Alfred Mega Supporters are currently rejoicing the first beta release of Alfred v2. One of the long awaited features, teased by the developer, are the new workflows that enable users to develop comprehensive actions using many of Alfred’s powerful features wrapped up inside of neat little packages. David Ferguson has already whipped up some great examples like his Rdio and Mail search workflows. I thought I would share my first workflow I created for the beta Alfred v2 called Gitfred. It is a workflow for interacting with your GitHub account, specifically for quickly launching repos, issues, and gists.

To use Gitfred, type one of these commands:

  • repos – list available repositories
  • issues – list open issues
  • gists – list view gists

*To use Gitfred, you must enter in your GitHub credentials. To do this, download and install the workflow, open the workflow folder and edit the gitfred.py file. Change the USERNAME and PASSWORD variables, then save the file and close it.


Download: Gitfred Alfred Workflow

Gitfred is powered by the PyGithub project

Regex Groups in Python

Federico Viticci has me hooked on Pythonista. I am not sure what took me so long to buy it because the very premise of scripting on my phone sounds like the best idea ever. I bought it and can confirm it is (in my opinion) the best app ever. At the very least, it is my favorite app right now.

This is not an app review, that may come later. No, this is more of a reminder for myself the next time I go to use regex groups in a Python script. I am extremely new to Python so when I learn how to do something I generally write my self a little text note or store the code snippet for future use, this time I am just going to share it in a blog post.

Groups are incredibly useful. You can use regular expressions to identify a portion of a string and assign it a group name that can be easily referenced when replacing values.

The syntax in Python for defining a regex group is:


The syntax to reference that group later is:


This is often better described with a real world example. So here is a link to a tweet on Twitter.com that I am going to break up in to multiple useful groups:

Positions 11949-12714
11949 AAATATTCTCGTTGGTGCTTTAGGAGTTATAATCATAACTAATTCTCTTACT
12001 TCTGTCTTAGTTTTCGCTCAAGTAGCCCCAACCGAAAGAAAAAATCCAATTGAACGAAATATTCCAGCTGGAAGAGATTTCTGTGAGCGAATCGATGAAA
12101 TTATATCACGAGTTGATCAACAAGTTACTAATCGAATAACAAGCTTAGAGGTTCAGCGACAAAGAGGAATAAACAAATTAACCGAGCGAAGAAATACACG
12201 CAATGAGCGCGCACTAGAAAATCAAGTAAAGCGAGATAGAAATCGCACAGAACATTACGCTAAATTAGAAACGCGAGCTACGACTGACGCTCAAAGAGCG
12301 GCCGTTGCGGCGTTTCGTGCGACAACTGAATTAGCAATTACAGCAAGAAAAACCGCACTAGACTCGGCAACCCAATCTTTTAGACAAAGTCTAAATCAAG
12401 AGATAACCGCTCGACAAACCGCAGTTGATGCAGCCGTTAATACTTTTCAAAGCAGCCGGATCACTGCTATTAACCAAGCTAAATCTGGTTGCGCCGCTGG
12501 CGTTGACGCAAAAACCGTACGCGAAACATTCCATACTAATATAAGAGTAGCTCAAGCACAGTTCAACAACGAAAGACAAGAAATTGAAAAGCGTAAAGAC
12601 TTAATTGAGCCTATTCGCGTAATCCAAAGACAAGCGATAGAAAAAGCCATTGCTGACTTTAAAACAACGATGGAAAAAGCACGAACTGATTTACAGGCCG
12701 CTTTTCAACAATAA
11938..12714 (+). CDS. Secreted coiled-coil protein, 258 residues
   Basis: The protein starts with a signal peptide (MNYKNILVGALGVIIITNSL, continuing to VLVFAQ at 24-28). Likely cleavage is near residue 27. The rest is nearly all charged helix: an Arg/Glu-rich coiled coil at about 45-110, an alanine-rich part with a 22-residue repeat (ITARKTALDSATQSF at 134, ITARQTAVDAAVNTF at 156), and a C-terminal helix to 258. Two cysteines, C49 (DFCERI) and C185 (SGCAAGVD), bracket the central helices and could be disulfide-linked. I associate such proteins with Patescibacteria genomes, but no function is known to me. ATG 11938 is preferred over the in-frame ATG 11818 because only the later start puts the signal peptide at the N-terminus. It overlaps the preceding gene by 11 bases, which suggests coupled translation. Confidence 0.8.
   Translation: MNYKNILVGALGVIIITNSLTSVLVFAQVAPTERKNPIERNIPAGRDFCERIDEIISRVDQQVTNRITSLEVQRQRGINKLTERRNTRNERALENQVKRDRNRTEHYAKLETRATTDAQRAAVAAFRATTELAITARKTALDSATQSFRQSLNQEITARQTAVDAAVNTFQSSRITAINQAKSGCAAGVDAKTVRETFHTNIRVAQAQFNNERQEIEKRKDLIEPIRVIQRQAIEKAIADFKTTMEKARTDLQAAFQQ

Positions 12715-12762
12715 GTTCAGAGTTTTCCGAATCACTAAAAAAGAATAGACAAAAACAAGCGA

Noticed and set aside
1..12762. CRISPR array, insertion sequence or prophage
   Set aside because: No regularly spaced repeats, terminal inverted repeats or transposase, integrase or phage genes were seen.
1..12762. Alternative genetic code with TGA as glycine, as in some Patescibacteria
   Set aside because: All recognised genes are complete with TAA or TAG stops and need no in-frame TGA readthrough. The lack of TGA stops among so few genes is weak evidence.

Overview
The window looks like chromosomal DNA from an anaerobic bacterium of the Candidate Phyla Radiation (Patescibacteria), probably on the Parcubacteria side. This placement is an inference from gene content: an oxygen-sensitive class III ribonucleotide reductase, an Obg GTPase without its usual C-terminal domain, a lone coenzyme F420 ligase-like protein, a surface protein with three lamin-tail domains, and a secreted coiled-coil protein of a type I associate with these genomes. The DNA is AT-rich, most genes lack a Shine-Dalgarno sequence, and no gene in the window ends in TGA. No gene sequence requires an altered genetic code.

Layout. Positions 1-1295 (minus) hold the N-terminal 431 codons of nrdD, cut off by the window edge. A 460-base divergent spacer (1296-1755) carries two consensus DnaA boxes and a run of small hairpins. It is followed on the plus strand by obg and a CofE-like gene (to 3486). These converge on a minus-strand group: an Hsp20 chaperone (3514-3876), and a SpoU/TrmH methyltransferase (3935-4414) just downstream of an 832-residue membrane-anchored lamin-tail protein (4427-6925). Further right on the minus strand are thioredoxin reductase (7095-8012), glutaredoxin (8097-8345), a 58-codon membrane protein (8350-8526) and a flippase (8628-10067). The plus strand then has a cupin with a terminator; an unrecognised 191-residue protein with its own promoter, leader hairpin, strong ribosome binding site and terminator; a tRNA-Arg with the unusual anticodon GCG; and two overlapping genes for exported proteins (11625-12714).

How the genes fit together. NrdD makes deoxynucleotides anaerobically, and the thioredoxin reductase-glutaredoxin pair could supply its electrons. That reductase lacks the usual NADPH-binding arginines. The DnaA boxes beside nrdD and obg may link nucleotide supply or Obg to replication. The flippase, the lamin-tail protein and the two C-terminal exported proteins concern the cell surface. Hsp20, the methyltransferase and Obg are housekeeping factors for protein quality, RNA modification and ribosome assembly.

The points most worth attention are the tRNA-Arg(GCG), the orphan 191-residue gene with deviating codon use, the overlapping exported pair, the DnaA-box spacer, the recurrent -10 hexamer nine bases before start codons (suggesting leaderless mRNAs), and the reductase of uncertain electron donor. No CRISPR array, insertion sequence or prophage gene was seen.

Using regex to identify the may portions of the URL (domain, user, status, and id) I can assign each chunk of the URL an identifiable name:

Now that I have my groups identified, I can call them in the substitution pattern to do something like convert the format of the link to one that is compatible with Tweetbot’s URI scheme:


So when you put all this together in Python you basically get this little code snippet:

So disregarding the import statement, it is possible to identify only specific sub-strings and reuse or replace them at will with only 1 line of code. As you can see, I did not end up using <domain> or <status> and I could have probably left them out but I wanted them to be apart of the example. Every language has its own flavor of regex groups, this syntax however is specific to Python which I why I felt it best to document it with a useful example.

In addition here is a gist with the above code in a working example specifically written for Pythonista:

*Also check out Viticci’s version over at MacStories

Perl Regex Removed From Grep in Mountain Lion

I realized today that many of my shell scripts were no longer working since I upgraded to OS X 10.8. After digging in to it I found out that they were all bombing out on a common grep command I use for finding specific bits of text with Perl regular expressions.

grep -Po '(?<= ).*?(?= )'

I pulled up the grep man page and couldn’t find the -P switch I had always used for Perl regex. It was definitely removed.

To be completely certain, I jumped on a machine running OS X 10.7.4 to see if it was in the last OS, and sure enough there it was.

I am not sure why it was removed, but it was a great way to use powerful Perl regular expressions in a quick and convenient shell script. I really loved being able to whip up a quick shell script for something and use Patterns for the Perl regex. I know egrep has ‘extended’ regex but I like the Perl syntax. I guess it is time to leave my shell scripts behind and start writing in some more sophisticated scripting languages.

Maybe it wasn’t Apple and it was just apart of its open-source development, I don’t know, but it will be missed by me.